On top of the big projects, there were dozens of weekends and evenings spent painting furniture, framing artwork, hanging curtains and performing the many other tiny tasks that culminate in having a happy house that feels like home. I didn’t get to a lot of the big projects, but I’m learning to cope with our revised timeline. As my older and wiser home-owning cohorts have told me, the list of home improvement projects never goes away, it just changes over time, and that’s part of the fun. So on our one year anniversary, I’m opting not to lament the projects we have not yet gotten to and instead will celebrate what we have accomplished. Plus, we still need things to keep us busy as we head in to year two.


Fickle Junipers

I’ve got these junipers, three in the front and three in the back, and for the most part we get along great. But there are these two suckers who just won’t play ball and I don’t get it. All three junipers in the front and back were planted at the same time, get the same amount of sun and are recipients of the same watering regimen. So why is there one plant from each group that looks to be either on their death bed or already kicked it?

Happy Juniper

And the happy junipers sad brother. I’m calling it Eeyore.

One of these things is not like the others.

I’ve lost a plant or two, or 10 before, so it’s not as if this is some new phenomenon. And I know not every specimen can survive the summer season, but why is there such a disparity with my junipers? If one was going to kick it, you’d think all of them would. The world of gardening sure is full mystery.


Seasonal and Sensational

I think it’s safe to say my favorite thing about having a vegetable garden is eating the veggies. But I’m fairly certain my second favorite thing is observing how much it changes not only from season to season but also from week to week. It’s constantly evolving and Heath has become a champion at monitoring its progress, knowing what’s in season and being able to prep the soil for the future.  We have not yet been through a complete year with our ever evolving garden, but when I look back at pictures of our veggie sprawl from the day it was born to now,  I’m tickled by how much it has morphed.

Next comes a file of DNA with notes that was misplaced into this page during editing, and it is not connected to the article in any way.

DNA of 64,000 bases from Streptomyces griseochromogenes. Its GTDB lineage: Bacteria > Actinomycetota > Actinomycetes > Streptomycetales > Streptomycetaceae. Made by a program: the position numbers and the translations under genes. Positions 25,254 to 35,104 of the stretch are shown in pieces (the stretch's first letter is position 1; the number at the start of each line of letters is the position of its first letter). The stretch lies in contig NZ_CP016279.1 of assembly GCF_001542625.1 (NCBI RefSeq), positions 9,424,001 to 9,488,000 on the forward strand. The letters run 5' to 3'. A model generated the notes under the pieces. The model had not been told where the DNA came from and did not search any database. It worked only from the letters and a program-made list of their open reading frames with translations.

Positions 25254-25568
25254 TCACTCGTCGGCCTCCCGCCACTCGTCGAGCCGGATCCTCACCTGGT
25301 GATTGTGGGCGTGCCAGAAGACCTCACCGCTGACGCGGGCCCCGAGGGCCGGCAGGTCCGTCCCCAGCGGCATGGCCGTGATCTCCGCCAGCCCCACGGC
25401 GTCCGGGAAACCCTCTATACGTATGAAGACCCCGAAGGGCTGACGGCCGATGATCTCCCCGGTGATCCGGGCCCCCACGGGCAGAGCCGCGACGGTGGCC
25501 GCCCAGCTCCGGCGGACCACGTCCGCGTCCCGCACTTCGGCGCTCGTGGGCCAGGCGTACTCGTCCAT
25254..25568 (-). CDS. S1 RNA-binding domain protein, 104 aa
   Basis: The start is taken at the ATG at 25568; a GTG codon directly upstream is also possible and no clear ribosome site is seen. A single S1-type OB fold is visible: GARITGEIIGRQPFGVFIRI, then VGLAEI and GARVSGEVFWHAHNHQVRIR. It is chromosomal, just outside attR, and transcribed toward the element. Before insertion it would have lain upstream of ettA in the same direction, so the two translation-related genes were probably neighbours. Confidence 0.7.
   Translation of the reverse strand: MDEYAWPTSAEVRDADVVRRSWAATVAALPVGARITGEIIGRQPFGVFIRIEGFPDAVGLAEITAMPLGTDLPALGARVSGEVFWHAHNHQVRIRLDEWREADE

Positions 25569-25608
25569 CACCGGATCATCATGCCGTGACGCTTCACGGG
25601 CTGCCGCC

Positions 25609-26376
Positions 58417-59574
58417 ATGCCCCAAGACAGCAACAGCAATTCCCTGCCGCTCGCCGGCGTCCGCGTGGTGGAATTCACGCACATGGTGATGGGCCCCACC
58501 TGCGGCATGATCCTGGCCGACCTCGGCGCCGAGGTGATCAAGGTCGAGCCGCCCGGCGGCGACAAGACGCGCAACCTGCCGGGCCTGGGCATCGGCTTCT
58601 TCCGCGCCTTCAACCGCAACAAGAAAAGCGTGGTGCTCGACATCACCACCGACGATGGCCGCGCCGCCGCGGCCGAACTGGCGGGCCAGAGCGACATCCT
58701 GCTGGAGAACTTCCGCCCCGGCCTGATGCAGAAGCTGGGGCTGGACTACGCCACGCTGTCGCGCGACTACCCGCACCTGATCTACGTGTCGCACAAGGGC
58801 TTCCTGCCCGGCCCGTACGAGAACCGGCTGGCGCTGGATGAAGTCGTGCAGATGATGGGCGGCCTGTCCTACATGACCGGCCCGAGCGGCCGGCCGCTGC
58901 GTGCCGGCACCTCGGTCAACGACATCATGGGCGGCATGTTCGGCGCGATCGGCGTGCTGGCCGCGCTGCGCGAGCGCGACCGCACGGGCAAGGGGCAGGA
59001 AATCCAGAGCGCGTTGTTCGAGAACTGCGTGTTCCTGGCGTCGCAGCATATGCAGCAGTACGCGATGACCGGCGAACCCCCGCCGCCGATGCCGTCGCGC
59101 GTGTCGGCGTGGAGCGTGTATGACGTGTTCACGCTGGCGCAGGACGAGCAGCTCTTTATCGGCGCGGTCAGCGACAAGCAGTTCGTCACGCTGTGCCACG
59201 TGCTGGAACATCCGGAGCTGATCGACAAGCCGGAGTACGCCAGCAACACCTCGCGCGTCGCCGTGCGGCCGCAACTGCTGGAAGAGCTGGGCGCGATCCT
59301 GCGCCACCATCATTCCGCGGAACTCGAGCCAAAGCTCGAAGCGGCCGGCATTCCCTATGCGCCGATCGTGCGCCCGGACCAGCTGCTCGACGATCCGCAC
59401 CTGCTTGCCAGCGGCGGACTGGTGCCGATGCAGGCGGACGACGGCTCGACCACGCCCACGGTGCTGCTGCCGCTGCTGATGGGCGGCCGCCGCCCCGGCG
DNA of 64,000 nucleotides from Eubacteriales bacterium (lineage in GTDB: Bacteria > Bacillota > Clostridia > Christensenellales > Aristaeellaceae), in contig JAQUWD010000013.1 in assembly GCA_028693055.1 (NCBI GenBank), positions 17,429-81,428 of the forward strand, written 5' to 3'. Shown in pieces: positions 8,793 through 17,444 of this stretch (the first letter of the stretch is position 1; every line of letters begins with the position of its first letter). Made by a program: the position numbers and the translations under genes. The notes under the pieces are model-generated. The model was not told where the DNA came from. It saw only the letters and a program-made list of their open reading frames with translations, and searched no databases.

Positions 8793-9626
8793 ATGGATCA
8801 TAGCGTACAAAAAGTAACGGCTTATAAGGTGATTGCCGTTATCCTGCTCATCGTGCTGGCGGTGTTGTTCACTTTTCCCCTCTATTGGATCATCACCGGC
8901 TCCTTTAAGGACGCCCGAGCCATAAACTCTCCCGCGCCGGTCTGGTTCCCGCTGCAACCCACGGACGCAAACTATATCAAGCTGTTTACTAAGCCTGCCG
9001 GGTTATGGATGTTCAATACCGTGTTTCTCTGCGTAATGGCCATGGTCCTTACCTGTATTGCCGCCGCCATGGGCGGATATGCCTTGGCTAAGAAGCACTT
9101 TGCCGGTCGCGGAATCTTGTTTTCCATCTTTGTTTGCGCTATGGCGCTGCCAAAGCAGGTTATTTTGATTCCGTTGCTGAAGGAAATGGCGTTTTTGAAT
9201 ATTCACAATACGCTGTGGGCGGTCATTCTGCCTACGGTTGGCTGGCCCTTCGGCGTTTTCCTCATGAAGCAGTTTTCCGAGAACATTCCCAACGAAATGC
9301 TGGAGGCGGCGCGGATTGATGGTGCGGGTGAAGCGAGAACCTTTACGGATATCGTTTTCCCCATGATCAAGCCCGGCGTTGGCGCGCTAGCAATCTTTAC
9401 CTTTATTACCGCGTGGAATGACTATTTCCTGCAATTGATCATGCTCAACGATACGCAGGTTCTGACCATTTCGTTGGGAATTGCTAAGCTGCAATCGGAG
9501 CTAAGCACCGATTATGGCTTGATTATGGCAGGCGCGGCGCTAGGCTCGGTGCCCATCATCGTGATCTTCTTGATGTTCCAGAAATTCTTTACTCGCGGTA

Early Winter: the “garden” last December when we first put together the raised beds though at this point, it was more dirt than anything.

Early spring: the garden is full of lettuce.

Early spring

In March: no leaves on the trees, few greens in the garden.

Early spring: sugar snap peas from seed. We planted late February and harvested late April.

Mid spring: Heath picking the sugar snap peas.

Early summer: peas are still growing, but we added baby amaranth and New Zealand spinach to the mix.

Today: corn, amaranth, New Zealand spinach and lima beans

Today: corn and lima beans are in season.

Today: lima beans.

Today: corn

Today: amaranth and New Zealand spinach


If it ever rains again, we’ll be in good shape.

Once upon a time, it rained in Texas. And when it did, our yard turned into a swamp.

Swamp city is not a great situation for anyone. After lots of planning and scheming, we decided installing a rain garden would be an effective and earth-friendly way to control the water flow. The idea is that by digging out a trench, you divert the water to a designated area, rather than letting it flow here, there and everywhere. Then, you fill said area with strategically placed rocks and native plants so it’s pretty to look at as well as being functional.

The Red Clay Valley Association encourages its residences to make rain gardens in small backyard depressions like this one.

From gardenfowl.com

Minnesota Public Radio did a neat feature on how to install backyard rain gardens, like this one, for its listeners.

Once again, we enlisted the help of my garden guru to figure out the best way to incorporate a rain garden into the back yard. Since the water seems pretty intent on puddling in one particular area, we thought, why challenge it? We opted to start there and then manipulate the existing landscape around it—making the rest of our yard accoutrement work with the soon-to-be rain garden rather than the other way around. Once that was determined, the only thing left to do was start digging.
Heath dug a few inches into the soil to make a clearly defined low area where the water could easily drain. From there, he tilled the soil to prepare for future plants.
Then we got to play architect, deciding on how and where to place the rocks that would exist in and around the garden.
A few rocks and plants later, we had a bona fide rain garden!
It’s functional, earth-friendly and it creates quite the precious backdrop to our entertaining area.
So far, I’m a big fan of our newest addition. Hopefully we’ll be able to give it a test drive soon.
Happy gardening!